It's been one year since the first case of coronavirus was reported in the United States. Since then, some things have changed, although their permanence is yet to be determined. After J. Crew filed for Chapter 11 protection in May of last year, other corporate giants toppled like dominoes — Neiman Marcus, Brooks Brothers, J.C Penney, Men's Wearhouse, Aldos, and John Varvatos among them. That has sent shockwaves throughout the global supply chain, affecting heritage producers such as Vanners Silk Weavers. The Gap and H&M, two mainstays in high-street retailing, announced plans to shutter hundreds of stores in this coming year. And for every one of these headlines about big industry names, countless small businesses don't get nearly enough attention. Last year, New York City lost over 500 small businesses alone. The Partnership for New York City, an influential business group, estimates that about a third of the city's 240,000 small businesses "may not make it to see the post-vaccine promised land."

Last December, as the year was drawing to a close, I wondered "what are some of the year's most defining themes?" (Yes, this is a "year in review" post, which comes a month late, but please cut me some slack, as I've been dealing with a pandemic, a recession, and an insurrection.) Some of the things that have transpired were many years in the making, just accelerated and taken to the extreme. The Casual Friday movement that started in the 1990s has now ended with all of us in sweatsuits and t-shirts. The decline of suburban malls, department stores, and other general merchandise stores has morphed into a total brick-and-mortar meltdown, threatening to reshape the American landscape. Online shopping is at an all-time high, which has created a new demand for shipping supplies. Environmentalists are now bracing themselves for all the corrugated containers, plastic packaging, shrink wrap, bouncy air pillows, and bubble mailers that will wind up in our landfills, incinerators, and natural environment. To be sure, these are the real themes of last year. But along with these very obvious concerns, what else defined fashion in 2020?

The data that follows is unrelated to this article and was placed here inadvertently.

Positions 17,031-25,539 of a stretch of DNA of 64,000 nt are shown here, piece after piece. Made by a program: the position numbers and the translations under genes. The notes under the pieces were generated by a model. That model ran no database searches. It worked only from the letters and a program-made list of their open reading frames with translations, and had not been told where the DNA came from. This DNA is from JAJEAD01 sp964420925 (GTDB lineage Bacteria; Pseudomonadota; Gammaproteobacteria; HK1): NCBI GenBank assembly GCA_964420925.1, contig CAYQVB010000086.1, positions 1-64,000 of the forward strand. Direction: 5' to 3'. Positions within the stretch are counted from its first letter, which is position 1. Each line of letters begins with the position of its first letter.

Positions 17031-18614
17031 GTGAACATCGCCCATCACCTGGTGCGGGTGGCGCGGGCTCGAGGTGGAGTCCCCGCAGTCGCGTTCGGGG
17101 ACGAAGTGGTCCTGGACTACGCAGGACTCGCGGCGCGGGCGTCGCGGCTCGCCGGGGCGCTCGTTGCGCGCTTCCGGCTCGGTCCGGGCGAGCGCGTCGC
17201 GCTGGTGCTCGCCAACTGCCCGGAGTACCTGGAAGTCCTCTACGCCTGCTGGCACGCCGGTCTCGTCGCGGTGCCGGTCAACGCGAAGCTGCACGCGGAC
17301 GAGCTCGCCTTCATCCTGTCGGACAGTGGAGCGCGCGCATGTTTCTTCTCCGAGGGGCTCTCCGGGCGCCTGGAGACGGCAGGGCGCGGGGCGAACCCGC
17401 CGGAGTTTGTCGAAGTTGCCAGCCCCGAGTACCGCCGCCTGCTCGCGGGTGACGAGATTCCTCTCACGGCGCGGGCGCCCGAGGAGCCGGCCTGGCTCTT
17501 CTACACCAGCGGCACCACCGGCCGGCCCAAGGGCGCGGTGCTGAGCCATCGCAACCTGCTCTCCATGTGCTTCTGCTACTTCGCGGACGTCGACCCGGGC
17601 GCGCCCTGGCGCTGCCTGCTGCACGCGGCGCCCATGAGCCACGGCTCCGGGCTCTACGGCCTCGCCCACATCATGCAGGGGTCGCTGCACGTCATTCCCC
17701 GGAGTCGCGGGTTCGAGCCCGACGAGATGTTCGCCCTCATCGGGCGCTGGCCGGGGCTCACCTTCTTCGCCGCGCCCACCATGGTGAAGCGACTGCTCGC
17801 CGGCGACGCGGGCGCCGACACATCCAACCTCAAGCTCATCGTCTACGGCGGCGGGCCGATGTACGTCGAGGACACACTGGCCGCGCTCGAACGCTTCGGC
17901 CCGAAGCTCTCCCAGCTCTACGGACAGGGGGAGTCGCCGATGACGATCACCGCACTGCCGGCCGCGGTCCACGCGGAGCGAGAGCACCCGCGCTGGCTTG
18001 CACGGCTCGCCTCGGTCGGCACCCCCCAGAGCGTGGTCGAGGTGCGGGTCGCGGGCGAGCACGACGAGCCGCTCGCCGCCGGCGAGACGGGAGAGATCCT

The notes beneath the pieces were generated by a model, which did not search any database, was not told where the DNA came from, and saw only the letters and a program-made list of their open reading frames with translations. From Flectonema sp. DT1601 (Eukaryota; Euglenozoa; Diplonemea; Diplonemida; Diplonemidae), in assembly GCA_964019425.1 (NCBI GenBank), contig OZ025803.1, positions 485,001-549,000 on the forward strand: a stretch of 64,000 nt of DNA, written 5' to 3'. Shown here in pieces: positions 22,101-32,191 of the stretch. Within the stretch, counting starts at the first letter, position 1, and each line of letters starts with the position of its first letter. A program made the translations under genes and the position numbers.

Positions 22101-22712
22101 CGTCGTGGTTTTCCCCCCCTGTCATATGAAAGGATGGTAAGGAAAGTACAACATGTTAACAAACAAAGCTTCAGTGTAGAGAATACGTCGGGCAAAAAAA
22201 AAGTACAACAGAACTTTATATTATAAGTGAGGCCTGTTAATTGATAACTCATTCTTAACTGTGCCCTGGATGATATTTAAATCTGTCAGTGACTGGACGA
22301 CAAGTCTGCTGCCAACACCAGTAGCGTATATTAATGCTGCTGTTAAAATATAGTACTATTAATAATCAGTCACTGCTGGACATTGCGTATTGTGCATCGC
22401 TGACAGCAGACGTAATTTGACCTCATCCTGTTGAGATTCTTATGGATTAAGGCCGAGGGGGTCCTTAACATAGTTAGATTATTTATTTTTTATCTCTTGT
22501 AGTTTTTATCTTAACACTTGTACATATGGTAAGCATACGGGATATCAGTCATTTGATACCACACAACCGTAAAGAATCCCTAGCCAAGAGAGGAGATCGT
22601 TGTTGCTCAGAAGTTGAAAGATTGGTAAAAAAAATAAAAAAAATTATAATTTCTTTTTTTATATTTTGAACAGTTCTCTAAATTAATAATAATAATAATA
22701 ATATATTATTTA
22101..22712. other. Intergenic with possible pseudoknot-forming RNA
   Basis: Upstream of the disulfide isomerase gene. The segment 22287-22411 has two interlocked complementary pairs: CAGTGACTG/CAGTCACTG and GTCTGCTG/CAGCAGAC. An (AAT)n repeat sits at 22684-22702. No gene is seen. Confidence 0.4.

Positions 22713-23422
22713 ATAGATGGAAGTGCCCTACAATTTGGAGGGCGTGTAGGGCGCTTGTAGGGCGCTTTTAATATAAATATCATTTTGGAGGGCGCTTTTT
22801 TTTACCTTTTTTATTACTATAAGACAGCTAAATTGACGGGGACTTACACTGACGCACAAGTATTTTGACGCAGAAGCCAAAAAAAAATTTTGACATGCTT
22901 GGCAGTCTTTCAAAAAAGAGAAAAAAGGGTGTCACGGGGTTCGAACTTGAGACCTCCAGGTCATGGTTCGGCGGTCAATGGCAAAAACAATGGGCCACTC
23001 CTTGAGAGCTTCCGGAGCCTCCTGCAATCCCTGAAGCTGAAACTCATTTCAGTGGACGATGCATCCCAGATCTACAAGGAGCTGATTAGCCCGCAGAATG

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A Soft History of American Radicals, Revolutionaries, and Christians

Shots were fired in the late summer of 1777, a year after the United States declared independence, as some 15,000 British soldiers descended onto Philadelphia, then the seat of the rebellious Second Continental Congress. After some hard-fought battles that resulted in over a thousand Continental Army deaths, the British marched into Philadelphia unopposed. The Continental Congress first relocated to Lancaster and then York, leaving civilians behind in Philly. One of those civilians was Molly Rinker.

Molly Rinker, also known to friends as Old Mom Rinker, was a matronly woman who ran a Philadelphia tavern. While George Washington and his troops were encamped just a few miles outside of the city, Mom Rinker closely tended to British soldiers and Tories, keeping their plates full, their beer pitchers flowing, and the conversation animated. But her intentions went beyond just providing good service. While drunken redcoats chatted away, Mom Rinker picked up bits and pieces of information, which she then covertly jotted down in the backroom. Each night, she wrapped her notes around tiny stones, and then hid those stones inside large balls of yarn. And on the following day, she took her knitting needles and yarn to the outskirts of town, where she’d climb high atop of a rocky ridge. From this vantage, Mom Rinker could easily survey the area. She would then sit down and proceed to innocently knit.